Sledging and ‘wooding,’ in the winter. Bluebell-dell, in the spring, a denser carpet of Bluebells I have yet to see. Purple Rhododendrons it full colour where ever you looked in the summer. Blackberries, followed by Hazel nuts then the giant Chestnut trees in Chestnut Wood in the autumn.

The Dingle, a dream of a place for us kids. An old gravel pit dug into the side of the hill. With a stone built look-out at the top. Gradually landscaped by the previous owners. At the base, a level lawn with three Giant Redwoods. A large deep pond, and a long and overgrown one full of Dragon flies. A brick built domed ice-house now with seats instead of ice. And our favourite, a small pond with a Japanese style wooden bridge next to a summer house—all in good condition when I was a child.

**********

As is usual, when I write about something, another story is knocking at the door.

Such as.    A hot summer afternoon in 1943.

Sykey Balchin, Teddy Wade, Johnny Sewell, Teddy Bolton and his slightly older brother Billy; The Cowley Avenue Apaches.

Our enemies, Nancy and Pansy, two pesky girls who thought they could be in charge of everything we did. They had a sixth sense of where we were at any time.

We needed to go to the Dingle, but this meant passing Pansy’s house.

We decided to go one by one, so as not to be noticed.

It worked like a charm, no sign of the enemy.

Our headquarters; The summer house next to the little pond with the bridge.

Sykey decided he wanted a wee, and went over to the bridge—now you ladies probably don’t realise that boys of our age are very competitive, and being able pee the highest is a badge of honour that we all sought—especially being able to pee over the wall into the girl’s lavatory at Stepgates—plus the chance to see who had the biggest willie.

We were soon next to Sykey, with our trousers down waiting for Billy, who was having trouble with his buttons, there was lots of shouting and pointing at each other.

Then, it was if a switch had been thrown, it all went quiet when Billy joined us with his trousers round his ankles,——Sykey said .

“I’ve had enough of this game. I’m going up the lookout.

In silence, we all got dressed and trooped across the lawn.

Up on the lookout were those two pesky girls, Nancy and Pansy, shouting and waving their arms.

“Billy is the winner, we love Billy.”

With a big smile on his face, Billy was left doing up his buttons.

It was the first time ever that Billy had come first in his life.

 

I’m sure I’m not alone,

I’m sure I’m not alone, when sometimes I hear a couple of words spoken by someone just passing me by, that sets my mind on a train of thoughts which I can’t remove. Similar to the tune once heard that you can’t get rid of for days.

Two days ago, such a thing happened to me. I have been moved from one ward to another for the last few weeks, I had been promised to go home the next day. It seems as you start to get better, you are moved up a floor, I am now on the sixth floor, Cavell Ward.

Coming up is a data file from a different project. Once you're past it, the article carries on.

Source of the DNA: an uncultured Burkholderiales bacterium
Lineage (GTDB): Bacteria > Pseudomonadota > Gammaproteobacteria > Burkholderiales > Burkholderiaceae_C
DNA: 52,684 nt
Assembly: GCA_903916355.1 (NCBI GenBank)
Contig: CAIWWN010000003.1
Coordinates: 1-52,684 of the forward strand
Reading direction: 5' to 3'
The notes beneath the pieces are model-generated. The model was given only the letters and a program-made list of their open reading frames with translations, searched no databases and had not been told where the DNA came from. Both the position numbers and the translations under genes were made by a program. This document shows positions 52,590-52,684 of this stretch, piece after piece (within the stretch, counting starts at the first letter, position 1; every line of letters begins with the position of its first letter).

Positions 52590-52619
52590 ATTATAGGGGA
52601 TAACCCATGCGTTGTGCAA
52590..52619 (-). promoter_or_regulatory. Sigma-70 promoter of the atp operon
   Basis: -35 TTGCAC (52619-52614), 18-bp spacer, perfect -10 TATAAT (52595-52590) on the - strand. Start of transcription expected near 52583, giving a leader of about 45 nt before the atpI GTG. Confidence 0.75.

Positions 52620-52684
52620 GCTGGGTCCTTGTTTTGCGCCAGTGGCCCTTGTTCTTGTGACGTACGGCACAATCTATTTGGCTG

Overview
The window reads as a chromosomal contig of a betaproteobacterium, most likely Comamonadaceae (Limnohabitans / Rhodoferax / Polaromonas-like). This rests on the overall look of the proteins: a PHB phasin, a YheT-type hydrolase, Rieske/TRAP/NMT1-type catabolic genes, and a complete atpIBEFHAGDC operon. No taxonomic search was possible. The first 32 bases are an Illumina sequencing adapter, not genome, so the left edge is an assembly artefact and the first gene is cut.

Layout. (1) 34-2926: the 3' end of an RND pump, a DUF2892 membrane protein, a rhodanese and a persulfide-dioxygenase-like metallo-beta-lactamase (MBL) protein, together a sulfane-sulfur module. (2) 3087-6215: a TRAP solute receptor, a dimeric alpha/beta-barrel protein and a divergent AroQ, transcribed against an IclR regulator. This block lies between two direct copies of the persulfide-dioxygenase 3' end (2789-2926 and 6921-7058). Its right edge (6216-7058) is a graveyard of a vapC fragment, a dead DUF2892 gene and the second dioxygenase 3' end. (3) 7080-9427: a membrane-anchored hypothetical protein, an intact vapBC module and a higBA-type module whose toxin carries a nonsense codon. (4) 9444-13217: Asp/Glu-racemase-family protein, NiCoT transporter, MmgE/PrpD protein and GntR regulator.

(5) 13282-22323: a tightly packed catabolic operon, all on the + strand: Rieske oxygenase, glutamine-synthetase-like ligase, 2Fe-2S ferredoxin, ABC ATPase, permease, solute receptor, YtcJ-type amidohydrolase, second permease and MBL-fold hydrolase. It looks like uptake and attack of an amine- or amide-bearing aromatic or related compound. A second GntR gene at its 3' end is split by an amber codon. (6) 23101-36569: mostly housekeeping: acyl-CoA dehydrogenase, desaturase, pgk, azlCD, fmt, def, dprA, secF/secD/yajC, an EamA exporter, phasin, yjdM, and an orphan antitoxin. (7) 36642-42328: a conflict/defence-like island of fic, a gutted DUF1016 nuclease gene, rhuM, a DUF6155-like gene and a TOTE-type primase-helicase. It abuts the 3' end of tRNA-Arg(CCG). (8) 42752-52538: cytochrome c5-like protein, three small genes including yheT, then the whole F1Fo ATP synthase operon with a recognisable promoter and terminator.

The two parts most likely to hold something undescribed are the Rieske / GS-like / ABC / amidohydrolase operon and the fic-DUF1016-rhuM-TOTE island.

As I entered the bay of five beds, I heard an old man chanting, nothing wrong with that of course, North London is Multi- cultural.

But it was the snatch of just two words, that started the train of thoughts that would dog me for the next couple of days, in the murmured outpourings of incoherent chanting, popped out lauderdale road, as clear as anyone could say, followed for the rest of day by more mumbling.

Only when he was sleeping, did it stop. Unfortunately, that was when my curiosity about lauderdaleroad was replaced by what I can only describe as a scene from ‘A night at the museum’.

The other three beds were occupied by old men who were obviously very ill, one that sounded like Alf Garnett‑my favourite TV character-. Another who only slept during the day and of course our happy chanter.

As soon as the lights went out one of them decided to go for a walk, this started a conversation with a nurse, who in herself was no shrinking violet. Mr ‘Garnett’ joined in, with very ‘Alf Garnett’ language.

This is going to be jolly, I thought, now we have three-way conversation.

Now that our happy chanter had competition, he felt he had to turn up the volume.

The remaining man, who up till now had been completely silent, tried to get out of bed, and unable to cope the nurse asked for back-up, there are now six voices trying to be heard.

As I pulled the covers over me, another word from our happy chanter came over loud and clear, ‘pelhamstreet ‘.

Now I’ll never get to sleep, but I remember the sun rising before I finally dozed off.

The next day I was told I should really stay another night, but I declined.

This morning, after a good nights sleep in my own bed, I woke to the sound our boys going to school.

Some time ago I bought two yards of material, I now use as a throw on my bed. It had a road map of London printed on it, I was just browsing over the names of the roads printed on it and there was Lauderdale Road, and after a few minutes I found Pelham Street.

I think our happy chanter was probably not religious at all, but a retired London Taxi Driver rehearsing ‘The Knowledge’, which I’m sure he never need again.

He certainly took me round the longest way though.